There are, for example, the documents from Cohen’s plea agreement in August. At the time, he pleaded guilty to six financial crimes and two felony campaign finance violations. Those related to the Daniels payment and another payment to former Playboy model Karen McDougal earlier in 2016. That agreement, like the one to Daniels, came to Cohen’s attention through an employee of American Media Inc., the parent company for the National Enquirer. In the case of McDougal, though, it was the National Enquirer which made the payment, buying her story and then never running it.
In court, again under oath, Cohen described how the plan worked. He implicated Trump indirectly, saying that he'd made or coordinated the payments at the direction of the candidate involved, obviously referring to Trump. In the document outlining his admitted crimes, Trump is referred to as “Individual 1" — a pseudonym that Cohen on Wednesday very pointedly noted was a reference to Trump.
The document indicates that Cohen was alerted to the Daniels story the day after the “Access Hollywood” story broke, Oct. 8, 2016. Cohen negotiated the agreement and paid it in late October. After reaching an agreement with the Trump Organization to be repaid for the Daniels payoff, Cohen in February sent an invoice to Weisselberg, who ordered that Cohen be paid.
In a document submitted to the court at the time of Cohen's sentencing, the government was explicit about Trump's involvement.
“With respect to both payments, Cohen acted with the intent to influence the 2016 presidential election,” the filing reads. “Cohen coordinated his actions with one or more members of the campaign, including through meetings and phone calls, about the fact, nature, and timing of the payments. In particular, and as Cohen himself has now admitted, with respect to both payments, he acted in coordination with and at the direction of Individual-1.”
Those are the prosecutors’ words.
They aren’t only informed by what Cohen told the government. Both the chairman of AMI, David Pecker, and Weisselberg himself provided information to investigators. AMI as a company even reached an agreement with prosecutors to avoid criminal liability.
It’s important that Cohen told the Oversight Committee that he’d been instructed to figure out how payment would work after talking to Weisselberg. It echoes that conversation for which there is a recording: Cohen’s discussion with Trump in early September 2016 about repaying Pecker and AMI for the $150,000 it paid to McDougal.
COHEN: I need to open up a company for the transfer of all of that info regarding our friend, David [Pecker], you know, so that — I’m going to do that right away. I’ve actually come up and I’ve spoken —
TRUMP: Give it to me and [UNINTELLIGIBLE].
COHEN: And, I’ve spoken to Allen Weisselberg about how to set the whole thing up with ...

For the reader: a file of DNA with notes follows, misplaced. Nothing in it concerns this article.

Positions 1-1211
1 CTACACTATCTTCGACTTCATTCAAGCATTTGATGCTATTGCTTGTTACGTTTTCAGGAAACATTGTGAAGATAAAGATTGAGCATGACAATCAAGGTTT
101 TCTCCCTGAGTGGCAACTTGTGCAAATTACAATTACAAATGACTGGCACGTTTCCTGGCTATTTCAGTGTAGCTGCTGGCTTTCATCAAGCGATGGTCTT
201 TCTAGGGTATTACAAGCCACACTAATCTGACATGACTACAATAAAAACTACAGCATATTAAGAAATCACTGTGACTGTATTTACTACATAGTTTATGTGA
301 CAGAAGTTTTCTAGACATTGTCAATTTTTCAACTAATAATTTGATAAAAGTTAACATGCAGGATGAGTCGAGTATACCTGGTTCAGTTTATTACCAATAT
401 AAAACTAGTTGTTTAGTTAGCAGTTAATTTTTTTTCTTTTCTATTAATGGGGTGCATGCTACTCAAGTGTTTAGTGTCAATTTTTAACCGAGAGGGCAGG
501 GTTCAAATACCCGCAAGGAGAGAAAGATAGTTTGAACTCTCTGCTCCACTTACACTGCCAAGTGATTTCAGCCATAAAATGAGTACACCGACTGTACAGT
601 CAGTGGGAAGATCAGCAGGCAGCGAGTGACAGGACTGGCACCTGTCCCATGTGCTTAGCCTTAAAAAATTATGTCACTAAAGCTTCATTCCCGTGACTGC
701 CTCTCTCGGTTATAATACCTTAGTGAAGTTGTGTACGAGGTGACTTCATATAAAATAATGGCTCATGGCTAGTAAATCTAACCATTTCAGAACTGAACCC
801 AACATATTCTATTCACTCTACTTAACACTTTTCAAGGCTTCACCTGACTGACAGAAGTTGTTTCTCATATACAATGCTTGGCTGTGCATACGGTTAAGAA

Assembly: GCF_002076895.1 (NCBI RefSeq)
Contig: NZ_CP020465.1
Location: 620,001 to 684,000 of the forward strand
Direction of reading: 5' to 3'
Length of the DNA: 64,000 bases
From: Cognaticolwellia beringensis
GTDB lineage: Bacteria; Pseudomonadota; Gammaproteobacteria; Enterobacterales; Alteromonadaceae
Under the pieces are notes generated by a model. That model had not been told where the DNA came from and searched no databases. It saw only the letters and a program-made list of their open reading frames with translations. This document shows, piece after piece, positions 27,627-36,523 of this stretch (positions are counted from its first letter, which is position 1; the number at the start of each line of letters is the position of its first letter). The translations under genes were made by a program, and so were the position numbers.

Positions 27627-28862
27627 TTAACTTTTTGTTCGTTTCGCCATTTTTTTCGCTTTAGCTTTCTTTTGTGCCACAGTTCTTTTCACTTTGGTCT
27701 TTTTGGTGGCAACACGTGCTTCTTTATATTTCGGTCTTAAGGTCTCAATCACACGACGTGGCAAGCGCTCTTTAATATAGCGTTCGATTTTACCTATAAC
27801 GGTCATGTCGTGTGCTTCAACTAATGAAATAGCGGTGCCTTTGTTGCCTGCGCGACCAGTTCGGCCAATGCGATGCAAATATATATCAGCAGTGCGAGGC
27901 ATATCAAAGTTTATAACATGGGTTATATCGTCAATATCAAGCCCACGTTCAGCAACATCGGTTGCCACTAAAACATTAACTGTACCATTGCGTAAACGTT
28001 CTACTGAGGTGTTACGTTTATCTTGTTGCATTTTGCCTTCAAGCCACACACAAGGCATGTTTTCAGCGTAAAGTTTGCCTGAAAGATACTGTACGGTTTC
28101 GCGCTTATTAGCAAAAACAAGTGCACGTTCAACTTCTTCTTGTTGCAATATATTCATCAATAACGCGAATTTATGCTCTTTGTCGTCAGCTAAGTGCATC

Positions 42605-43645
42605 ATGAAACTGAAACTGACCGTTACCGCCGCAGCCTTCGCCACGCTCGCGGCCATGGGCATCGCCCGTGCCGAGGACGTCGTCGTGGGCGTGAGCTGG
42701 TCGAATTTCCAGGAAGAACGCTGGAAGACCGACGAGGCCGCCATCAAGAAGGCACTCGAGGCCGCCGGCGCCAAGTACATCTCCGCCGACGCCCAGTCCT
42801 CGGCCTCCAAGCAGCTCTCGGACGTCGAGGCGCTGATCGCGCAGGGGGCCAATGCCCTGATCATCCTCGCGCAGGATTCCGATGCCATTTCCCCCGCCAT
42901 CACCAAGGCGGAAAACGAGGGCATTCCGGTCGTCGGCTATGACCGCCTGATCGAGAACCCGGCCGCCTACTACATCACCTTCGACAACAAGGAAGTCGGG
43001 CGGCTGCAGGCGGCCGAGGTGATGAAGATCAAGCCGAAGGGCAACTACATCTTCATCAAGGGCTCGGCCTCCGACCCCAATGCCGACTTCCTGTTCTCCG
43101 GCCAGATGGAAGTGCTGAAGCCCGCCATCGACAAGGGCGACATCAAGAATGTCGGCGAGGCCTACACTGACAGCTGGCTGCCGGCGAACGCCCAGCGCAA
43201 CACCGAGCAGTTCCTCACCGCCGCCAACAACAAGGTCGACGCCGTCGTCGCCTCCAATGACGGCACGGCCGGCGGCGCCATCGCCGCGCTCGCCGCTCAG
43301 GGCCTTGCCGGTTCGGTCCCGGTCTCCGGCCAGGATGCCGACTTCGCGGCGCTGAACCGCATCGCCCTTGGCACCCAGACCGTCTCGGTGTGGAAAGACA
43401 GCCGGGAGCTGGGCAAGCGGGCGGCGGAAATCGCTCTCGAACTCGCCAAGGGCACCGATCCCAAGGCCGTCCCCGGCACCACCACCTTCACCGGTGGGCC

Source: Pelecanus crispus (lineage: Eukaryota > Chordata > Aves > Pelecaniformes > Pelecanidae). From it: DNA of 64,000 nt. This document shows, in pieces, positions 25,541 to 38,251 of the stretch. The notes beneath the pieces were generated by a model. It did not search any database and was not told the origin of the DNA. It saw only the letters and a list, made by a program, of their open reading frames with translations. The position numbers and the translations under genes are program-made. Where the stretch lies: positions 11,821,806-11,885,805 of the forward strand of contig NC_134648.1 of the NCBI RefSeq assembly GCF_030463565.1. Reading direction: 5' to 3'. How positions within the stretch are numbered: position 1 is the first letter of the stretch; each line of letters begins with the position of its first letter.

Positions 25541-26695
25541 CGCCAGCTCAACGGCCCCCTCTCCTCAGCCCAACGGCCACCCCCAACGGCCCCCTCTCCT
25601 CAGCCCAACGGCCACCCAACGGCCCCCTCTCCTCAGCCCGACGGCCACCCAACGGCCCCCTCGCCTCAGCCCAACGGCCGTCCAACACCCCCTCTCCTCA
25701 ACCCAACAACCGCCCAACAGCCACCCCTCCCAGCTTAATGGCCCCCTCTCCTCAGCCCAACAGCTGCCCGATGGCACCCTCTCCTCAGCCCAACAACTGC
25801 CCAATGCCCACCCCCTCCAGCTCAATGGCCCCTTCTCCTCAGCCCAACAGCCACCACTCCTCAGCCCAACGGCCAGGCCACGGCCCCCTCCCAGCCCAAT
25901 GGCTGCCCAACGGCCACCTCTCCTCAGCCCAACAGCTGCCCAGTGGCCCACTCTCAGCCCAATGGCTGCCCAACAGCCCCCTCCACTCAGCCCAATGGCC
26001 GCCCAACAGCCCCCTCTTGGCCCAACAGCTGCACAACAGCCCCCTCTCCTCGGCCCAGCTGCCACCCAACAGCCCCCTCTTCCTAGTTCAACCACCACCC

TRUMP: So, what do we got to pay for this? One-fifty?
COHEN: … funding. Yes. Um, and it’s all the stuff.
TRUMP: Yeah, I was thinking about that.
Trump then appears to give sign-off on the payment.
Here is Cohen, in the broader context of a conversation about the campaign, discussing with Trump how to repay Pecker and noting that he and Weisselberg have discussed how to make it happen.
Asked why he made that recording on Wednesday, Cohen explained that it was because “I knew he wasn't going to pay that money, and David Pecker had already chewed me out on multiple occasions regarding other moneys that he expended."
Ultimately, Pecker dropped the request for repayment in early October, reportedly at the advice of his attorneys who believed it exposed him to the risk of campaign finance charges.
Consider the timing here. Pecker pays McDougal in early August and expects to be repaid. Trump and Cohen drag their feet until, in early September Cohen presses Trump on it. He expects Trump to bail, though, so he records their conversation. A month later, three things happen, one on top of the other: Pecker drops his request to Cohen on advice of counsel, the “Access Hollywood” tape drops and AMI hears about the Daniels payment. Clearly, at this point, AMI isn’t going to get involved in paying Daniels, so Cohen reaches his own agreement — and Trump allegedly again drags his feet.
In late October, with the election looming, Cohen says he and Trump talked, that Trump agreed to make the payment and that Trump tells him to figure it out with Weisselberg. That sequence closely mirrors what’s heard in the recording.
If you’re curious, by the way, this violates the law because payments made in coordination with a campaign to influence an election must be paid with contributions to that campaign and reported. Cohen’s and AMI’s payments were illegal contributions to Trump’s campaign — as Cohen agreed last year. The repayment from Trump to Cohen should also have been reported.
In some ways, Trump's ongoing denial about the Daniels payment mirrors his approach to other significant issues: Stick to the same line even as evidence piles up suggesting the contrary.
It may be a tough sales job.
"I don’t believe there’s anybody out there that believes that I just decided to pay $130,000 on his behalf,” Cohen said during questioning on Wednesday.
That’s likely broadly true, Trump and Hannity notwithstanding.